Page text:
Jim Cramer says he still likes Apple (AAPL) and other tech giants under a Donald Trump administration, even though Silicon Valley has long had a prickly relationship with the president-elect.
"What you really want to do is always come back to the fundamentals," Cramer said during a recent exclusive conference call with members of his Action Alerts PLUS investment club. "Alphabet (GOOG) , (GOOGL) trades at a below-market multiple. Facebook (FB) on 2018 numbers trades at a below-market multiple. These are fascinating to me."
Many U.S. tech CEOs seemed to favor Democrat Hillary Clinton over Trump in the presidential election, with her social liberalism and free-trade policies more in tune with Silicon Valley's ethics. Trump's talk of keeping out foreign workers and fighting China over trade policy doesn't play well in an industry that often uses Chinese factories for manufacturing and skilled immigrants for high-paying U.S. tech jobs. The Republican has often targeted Apple specifically, demanding that it build products in the United States and calling for a boycott of the firm in 2016 over its refusal to help the FBI unlock San Bernardino shooter Syed Farook's iPhone.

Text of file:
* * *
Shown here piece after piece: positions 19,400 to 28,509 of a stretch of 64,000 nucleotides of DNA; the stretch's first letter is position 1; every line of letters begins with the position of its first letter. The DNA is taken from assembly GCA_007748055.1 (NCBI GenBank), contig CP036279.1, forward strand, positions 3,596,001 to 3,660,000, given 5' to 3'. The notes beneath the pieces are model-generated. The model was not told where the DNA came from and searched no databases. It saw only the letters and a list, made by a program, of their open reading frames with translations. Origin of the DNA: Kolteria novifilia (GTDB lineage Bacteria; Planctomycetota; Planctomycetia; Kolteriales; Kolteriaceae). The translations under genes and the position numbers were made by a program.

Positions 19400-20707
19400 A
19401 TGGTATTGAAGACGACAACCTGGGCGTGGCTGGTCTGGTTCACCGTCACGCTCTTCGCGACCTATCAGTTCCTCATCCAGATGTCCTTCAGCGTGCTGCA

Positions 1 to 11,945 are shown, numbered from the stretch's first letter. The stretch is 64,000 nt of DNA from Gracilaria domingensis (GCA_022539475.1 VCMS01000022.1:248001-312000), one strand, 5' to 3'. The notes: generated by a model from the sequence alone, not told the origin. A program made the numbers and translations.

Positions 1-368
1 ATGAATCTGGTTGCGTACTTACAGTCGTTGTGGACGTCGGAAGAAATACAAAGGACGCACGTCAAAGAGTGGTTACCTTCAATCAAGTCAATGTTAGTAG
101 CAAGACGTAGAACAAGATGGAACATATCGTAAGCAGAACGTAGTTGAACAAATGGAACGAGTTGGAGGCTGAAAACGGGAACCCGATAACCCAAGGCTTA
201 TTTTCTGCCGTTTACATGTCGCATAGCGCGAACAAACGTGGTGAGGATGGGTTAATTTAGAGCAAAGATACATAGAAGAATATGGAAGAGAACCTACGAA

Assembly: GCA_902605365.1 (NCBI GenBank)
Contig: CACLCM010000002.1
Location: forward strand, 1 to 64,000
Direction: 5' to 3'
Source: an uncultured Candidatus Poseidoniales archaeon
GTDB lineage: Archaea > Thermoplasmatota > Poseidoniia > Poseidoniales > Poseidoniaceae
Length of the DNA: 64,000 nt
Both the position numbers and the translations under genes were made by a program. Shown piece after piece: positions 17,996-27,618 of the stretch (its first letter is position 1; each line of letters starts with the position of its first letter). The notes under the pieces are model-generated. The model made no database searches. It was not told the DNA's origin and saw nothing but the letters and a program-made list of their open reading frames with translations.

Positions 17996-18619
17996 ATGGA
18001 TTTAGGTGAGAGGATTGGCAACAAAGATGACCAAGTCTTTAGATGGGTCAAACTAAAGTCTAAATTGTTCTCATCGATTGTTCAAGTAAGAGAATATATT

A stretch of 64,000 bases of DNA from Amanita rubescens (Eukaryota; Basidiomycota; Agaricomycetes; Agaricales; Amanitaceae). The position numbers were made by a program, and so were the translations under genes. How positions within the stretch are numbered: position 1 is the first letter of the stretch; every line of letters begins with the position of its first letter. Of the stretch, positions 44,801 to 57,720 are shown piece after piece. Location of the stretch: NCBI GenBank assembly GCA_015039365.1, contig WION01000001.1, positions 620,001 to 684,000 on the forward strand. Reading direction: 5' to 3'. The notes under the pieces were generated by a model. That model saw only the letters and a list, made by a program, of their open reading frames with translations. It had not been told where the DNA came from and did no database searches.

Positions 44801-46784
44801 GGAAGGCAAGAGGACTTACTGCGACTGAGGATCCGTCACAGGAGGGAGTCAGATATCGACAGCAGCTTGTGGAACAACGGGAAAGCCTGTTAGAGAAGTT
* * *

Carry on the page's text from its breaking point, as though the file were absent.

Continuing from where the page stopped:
But Cramer, whose charitable trust owns AAPL shares, told members of his Action Alerts PLUS investment club that Apple "is uniquely a situation that I want to own." He said that while CEO Tim Cook is "concerned like every CEO is every CEO is worried about a [hostile Donald Trump] tweet, I don't think that Apple is one I would want to sell."
After all, Cramer noted that APPL currently sells at just 13x its earnings. He also pointed out that the tech giant has about $40 a share in cash outside of the United States at a time when Trump is promising to cut taxes on repatriation of such corporate funds.
"If you think repatriation is going to happen [at] a reasonable [taxation] level, do you want to leave Apple now because it has considerable exposure to making product overseas?" he asked. "If [the firm could repatriate] maybe $30 per share, what Apple could do? They could buy back stock. They could boost their dividend."
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